Changing the World
“Never doubt that a small group of thoughtful, committed citizens can change the world. Indeed, it is the only thing that ever has.” ― Margaret Mead
I recently wrote a blog, “How "Green" Are You Really?,” where I talked about things you can do – and specific habits and practices I employ – to “go green," reducing your impact on the environment. But I think I forgot to include one major piece of information. In addition to the laundry list of day to day activities I do to reduce my footprint, I also gave up an entire life/culture/city in Miami, Florida, to relocate to Seattle, Washington, and to work as an environmentalist.
[Yes – there is work as an “environmentalist.” My particular job is in policy, but you can also find work in many other fields – law, science, education, administration, communications, marketing, fundraising, tech, and more - as an environmentalist.]
Like everyone else on the planet who’s employed, there are times when I lose sight of my purpose – of my WHY. I sometimes find myself caught up in the minutia of my job and forget the big picture: why did I decide to take this job in the first place? What’s the whole point? Maybe that’s why I forgot to mention that one, biggest commitment I’ve made to “going green”: my career.
Making such a major life change requires a really good reason. Writing to you about things you can do to “go green” also assumes that YOU have a reason to want to go green. But maybe you’re not convinced you need to, or should bother.
It can be overwhelming to start thinking about all the stuff that’s wrong with the world. War and genocide. Cultural genocide. Racism, sexism, homophobia, hate. Slavery. World hunger. Homelessness and poverty. Mass shootings. Oppressive governments and corporations. Global warming. The destruction of the world's resources. Incurable disease. The list goes on.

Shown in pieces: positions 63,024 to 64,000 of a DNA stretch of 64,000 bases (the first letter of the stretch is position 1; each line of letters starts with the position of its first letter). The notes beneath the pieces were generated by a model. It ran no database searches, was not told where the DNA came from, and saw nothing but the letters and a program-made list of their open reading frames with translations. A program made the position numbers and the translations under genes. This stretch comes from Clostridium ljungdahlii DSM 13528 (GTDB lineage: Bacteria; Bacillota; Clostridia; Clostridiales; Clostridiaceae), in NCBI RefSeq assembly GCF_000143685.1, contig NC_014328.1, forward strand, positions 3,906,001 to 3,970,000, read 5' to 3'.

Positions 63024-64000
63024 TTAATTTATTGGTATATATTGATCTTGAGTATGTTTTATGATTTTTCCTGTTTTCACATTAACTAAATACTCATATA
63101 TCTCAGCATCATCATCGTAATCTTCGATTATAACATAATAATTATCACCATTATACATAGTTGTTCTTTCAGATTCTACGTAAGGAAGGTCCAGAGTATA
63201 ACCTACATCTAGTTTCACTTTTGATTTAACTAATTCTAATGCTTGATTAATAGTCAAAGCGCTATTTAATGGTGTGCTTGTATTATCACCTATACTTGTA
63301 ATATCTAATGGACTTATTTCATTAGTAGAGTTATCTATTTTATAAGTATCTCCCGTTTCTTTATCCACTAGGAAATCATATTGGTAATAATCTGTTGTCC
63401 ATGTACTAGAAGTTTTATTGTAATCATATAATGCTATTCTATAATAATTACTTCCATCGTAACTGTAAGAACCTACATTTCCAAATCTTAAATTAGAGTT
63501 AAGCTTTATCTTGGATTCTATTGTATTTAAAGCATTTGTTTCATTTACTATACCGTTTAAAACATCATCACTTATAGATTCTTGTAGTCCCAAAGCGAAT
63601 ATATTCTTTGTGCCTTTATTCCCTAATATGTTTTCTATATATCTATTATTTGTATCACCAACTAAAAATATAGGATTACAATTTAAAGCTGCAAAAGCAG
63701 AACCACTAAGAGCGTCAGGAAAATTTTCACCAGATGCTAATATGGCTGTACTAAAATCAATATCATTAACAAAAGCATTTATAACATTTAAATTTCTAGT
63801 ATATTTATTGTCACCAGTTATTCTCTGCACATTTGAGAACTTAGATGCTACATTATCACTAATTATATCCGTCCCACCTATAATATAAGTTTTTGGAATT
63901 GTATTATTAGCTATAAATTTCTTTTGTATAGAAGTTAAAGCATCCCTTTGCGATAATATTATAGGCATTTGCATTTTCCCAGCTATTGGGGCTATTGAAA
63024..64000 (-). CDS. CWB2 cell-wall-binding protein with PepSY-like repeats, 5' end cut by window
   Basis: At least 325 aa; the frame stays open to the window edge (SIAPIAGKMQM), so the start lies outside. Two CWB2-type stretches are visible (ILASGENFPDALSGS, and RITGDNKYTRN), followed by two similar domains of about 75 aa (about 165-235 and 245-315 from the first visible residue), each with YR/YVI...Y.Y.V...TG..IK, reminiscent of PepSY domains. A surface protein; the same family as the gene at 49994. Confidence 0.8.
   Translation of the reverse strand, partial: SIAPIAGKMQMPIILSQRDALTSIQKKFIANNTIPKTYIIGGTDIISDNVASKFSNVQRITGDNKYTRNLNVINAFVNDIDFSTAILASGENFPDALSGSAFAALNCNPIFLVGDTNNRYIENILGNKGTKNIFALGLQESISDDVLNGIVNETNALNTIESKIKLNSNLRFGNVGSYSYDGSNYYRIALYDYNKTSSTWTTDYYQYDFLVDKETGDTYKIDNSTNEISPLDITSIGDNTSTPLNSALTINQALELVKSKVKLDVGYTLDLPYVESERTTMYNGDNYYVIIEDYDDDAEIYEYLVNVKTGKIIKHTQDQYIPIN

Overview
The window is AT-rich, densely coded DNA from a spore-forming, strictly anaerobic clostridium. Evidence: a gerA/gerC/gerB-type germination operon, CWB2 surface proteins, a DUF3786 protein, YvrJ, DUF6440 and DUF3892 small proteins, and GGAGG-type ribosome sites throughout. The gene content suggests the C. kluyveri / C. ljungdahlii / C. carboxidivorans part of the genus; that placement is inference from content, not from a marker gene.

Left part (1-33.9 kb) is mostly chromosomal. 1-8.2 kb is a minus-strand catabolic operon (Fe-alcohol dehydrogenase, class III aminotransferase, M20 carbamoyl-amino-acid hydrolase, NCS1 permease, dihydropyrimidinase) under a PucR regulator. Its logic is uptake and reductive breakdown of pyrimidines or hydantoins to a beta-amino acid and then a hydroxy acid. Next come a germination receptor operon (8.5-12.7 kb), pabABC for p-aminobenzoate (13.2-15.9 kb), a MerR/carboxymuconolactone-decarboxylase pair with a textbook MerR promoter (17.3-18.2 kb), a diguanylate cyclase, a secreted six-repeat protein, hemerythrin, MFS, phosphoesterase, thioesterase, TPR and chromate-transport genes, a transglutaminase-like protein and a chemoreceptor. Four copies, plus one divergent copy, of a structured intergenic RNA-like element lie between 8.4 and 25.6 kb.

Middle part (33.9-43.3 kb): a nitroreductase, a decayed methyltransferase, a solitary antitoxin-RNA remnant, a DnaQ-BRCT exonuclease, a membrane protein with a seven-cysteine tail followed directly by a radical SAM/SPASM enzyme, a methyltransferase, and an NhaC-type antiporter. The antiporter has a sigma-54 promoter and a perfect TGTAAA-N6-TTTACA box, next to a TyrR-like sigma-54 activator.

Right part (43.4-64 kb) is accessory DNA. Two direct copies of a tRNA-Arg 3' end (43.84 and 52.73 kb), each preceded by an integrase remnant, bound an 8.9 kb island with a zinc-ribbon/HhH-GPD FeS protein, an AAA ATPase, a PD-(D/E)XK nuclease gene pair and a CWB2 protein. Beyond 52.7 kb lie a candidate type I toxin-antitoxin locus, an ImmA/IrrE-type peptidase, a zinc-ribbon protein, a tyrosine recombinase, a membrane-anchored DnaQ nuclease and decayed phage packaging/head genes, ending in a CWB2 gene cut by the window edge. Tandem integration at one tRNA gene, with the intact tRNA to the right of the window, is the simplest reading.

I feel like most people pick one or two issues they really care about and focus there, because to expand your scope and take in all the dire calamities at once can make you feel really, really awful. So we get tunnel vision. Our brains have lots of clever tricks to keep us calm, like telling us to automatically change the channel when there's bad news on, to look away from the homeless person asking for change on the street, or to ignore or shut down conversations about things that make us uncomfortable. Our brains try to protect us from feeling discomfort, sadness, and shame.
But you can make the world a better place without dwelling on the negative. It’s a matter of focusing on the world you want to live in – not spending your time fixating on the bad. How can we do this?
We can do this by being knowledgeable about the issues, and by only lending our support to people, activities and values that will contribute to making the world the place we want it to be.
What I mean, in short, is to use your VOTE, your ATTENTION, and your MONEY only for people, activities and values that are good, and that you believe in. Because voting, paying attention to something, and spending money are three major ways that everyone – you, me, and everybody – support people, activities and values whether you agree with them or not. Your vote, your attention, and your money are commodities, and they give power.
It is important that we direct our power towards the kind of world we want to live in.
I was reminded of our individual power to make change, and our prerogative to do so, when I recently listened to an audiobook, The Sixth Extinction, by Elizabeth Kolbert. It was at times terrifying, depressing, and motivating.